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A decade ago the Georgian legislature enacted a new restrictive federal law, OCGA § 13-8-51 et al. (the “Georgia RCA”). Among other things, the Georgian RCA allowed the courts in Georgia to flag or amend a contract that is otherwise void and unenforceable, as long as the amendment does not make the contract more restrictive in relation to the employee than it was originally by the parties designed. “OCGA § 13-8-53 (d).

There was initially some confusion about the extent to which the Georgia RCA used the word “change”. Did “modify” mean that a court could only remove offensive language? Or did this mean that a court could actually reform or rewrite a contract to make it enforceable? In late 2016, the Northern District of Georgia addressed this issue directly in LifeBrite Labs., LLC v Cooksey, No. 1: 15-CV-4309-TWT, 2016 WL 7840217 (ND Ga. December 9, 2016).

In LifeBrite, Ms. Cooksey sought a declaratory judgment that a non-compete clause was unenforceable because there was no geographic restriction that had to be enforceable. In making its decision, the Northern District of Georgia relied on the landmark decision of the Georgia Supreme Court, Hamrick v. Kelley, 260 Ga. 307, 392 SE2d 518 (1990): “[t]he marks ‘blue pencil’ but it doesn’t write. It can narrow down an area, making it reasonable, but it cannot rewrite a treaty that is void due to vagueness by specifying a new, clearly delineated area. “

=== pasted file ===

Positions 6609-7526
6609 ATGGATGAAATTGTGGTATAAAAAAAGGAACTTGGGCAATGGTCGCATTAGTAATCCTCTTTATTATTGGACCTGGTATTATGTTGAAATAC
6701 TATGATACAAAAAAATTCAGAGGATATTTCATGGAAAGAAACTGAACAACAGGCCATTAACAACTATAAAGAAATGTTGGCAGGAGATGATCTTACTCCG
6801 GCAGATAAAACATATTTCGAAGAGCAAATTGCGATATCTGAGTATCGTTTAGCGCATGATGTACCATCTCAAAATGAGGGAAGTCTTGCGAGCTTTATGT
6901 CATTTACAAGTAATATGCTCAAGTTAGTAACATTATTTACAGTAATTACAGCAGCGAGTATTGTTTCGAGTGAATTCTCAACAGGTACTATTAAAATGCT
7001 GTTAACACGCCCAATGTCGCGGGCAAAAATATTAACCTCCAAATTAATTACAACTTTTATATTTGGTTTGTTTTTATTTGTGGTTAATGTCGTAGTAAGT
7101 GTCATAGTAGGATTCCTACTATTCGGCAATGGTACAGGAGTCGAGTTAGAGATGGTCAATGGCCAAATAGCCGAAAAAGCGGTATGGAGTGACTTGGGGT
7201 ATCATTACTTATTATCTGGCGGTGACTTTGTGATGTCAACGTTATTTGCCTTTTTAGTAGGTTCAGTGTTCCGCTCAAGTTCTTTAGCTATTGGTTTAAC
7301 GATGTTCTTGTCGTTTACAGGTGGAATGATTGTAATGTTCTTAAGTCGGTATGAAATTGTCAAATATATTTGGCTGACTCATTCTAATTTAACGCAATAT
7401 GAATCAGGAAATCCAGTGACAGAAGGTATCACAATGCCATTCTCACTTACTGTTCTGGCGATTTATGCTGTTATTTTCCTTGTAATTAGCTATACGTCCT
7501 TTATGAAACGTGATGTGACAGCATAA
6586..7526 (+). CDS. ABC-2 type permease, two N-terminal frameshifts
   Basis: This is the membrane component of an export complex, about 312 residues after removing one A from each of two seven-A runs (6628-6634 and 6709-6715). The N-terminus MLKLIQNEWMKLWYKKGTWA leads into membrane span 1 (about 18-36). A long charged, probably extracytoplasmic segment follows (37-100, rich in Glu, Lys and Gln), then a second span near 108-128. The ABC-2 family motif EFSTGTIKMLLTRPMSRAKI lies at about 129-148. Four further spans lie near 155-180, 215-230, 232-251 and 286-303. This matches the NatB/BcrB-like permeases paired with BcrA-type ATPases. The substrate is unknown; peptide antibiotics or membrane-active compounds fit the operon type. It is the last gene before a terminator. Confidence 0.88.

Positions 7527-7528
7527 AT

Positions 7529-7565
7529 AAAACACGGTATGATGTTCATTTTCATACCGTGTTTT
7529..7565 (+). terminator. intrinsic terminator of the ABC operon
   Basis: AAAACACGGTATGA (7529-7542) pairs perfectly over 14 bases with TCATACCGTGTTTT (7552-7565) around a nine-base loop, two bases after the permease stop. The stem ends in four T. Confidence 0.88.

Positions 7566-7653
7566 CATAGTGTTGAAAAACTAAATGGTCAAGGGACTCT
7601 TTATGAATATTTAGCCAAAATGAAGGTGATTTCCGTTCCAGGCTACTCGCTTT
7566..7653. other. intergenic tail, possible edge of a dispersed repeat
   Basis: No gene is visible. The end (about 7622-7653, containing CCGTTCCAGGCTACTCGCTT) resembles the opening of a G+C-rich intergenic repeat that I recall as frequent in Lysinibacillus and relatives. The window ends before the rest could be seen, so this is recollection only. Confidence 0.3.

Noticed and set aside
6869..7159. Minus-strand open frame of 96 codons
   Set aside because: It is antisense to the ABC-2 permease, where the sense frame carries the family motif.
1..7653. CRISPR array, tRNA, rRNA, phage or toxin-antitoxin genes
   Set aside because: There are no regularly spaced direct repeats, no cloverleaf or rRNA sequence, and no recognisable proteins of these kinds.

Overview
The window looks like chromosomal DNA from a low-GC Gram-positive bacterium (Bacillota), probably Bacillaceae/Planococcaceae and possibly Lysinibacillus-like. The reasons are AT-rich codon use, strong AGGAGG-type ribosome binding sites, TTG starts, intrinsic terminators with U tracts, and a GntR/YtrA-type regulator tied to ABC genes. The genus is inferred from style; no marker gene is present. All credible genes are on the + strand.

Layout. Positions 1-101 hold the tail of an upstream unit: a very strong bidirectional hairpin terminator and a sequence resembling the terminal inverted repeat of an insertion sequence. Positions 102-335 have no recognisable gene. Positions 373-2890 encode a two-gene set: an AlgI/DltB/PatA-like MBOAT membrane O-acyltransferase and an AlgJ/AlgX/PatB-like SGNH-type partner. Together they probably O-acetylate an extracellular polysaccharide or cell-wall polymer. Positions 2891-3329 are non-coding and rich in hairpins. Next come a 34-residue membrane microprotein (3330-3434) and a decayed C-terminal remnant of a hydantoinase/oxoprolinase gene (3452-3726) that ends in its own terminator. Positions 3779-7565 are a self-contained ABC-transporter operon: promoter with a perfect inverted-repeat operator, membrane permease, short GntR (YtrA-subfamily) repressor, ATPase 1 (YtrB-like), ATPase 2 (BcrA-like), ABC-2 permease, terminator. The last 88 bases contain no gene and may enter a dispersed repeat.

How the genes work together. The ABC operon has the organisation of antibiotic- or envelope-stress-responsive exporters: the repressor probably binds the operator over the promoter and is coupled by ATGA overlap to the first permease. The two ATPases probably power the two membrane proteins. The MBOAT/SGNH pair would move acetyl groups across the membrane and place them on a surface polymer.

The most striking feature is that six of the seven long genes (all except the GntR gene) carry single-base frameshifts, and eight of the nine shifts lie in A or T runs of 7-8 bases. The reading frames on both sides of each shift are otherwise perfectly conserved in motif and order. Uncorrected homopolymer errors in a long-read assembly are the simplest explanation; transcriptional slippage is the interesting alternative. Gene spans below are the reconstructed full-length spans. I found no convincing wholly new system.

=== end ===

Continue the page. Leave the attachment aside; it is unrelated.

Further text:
LifeBrite was largely based on Hamrick and concluded that “[t]although courts may impose unreasonable restrictions, and can restrict territorial names that are too broadCourts may not be able to fully reform and rewrite treaties by providing new and substantive terms from the whole subject. As such, the court ruled that the non-compete clause in question was “void and unenforceable” as the court could not rewrite the contract to supply the missing geographic area. That would be beyond his “blue pencil” powers.

Recently, the Georgia Business Court faced a similar issue in Cameron Martin v Hauser, Inc., Case No. 20-GSBC-0008 – this time regarding the enforceability of an unsolicited customer (“Non-Solicit”) . The non-solicit is as follows:

The employee hereby agrees that the employee will not make any direct or indirect advertising for customers after the employee’s employment relationship with the company has ended and for a period of three (3) years thereafter, regardless of whether this is from the employee or another party was initiated or customers of the company who were customers or customers of the company at the time the employee’s employment relationship with the company was terminated or at any time during the 18 months prior to that customer or customer of the company [sic] to change or relocate his insurance or other business to another company or agency during the aforementioned period of three (3) years.

Mr. Martin filed a declaratory complaint requesting, among other things, a declaration that the above non-solicitousness was unenforceable because: (1) it lasted longer than two years and; (2) its scope was too broad.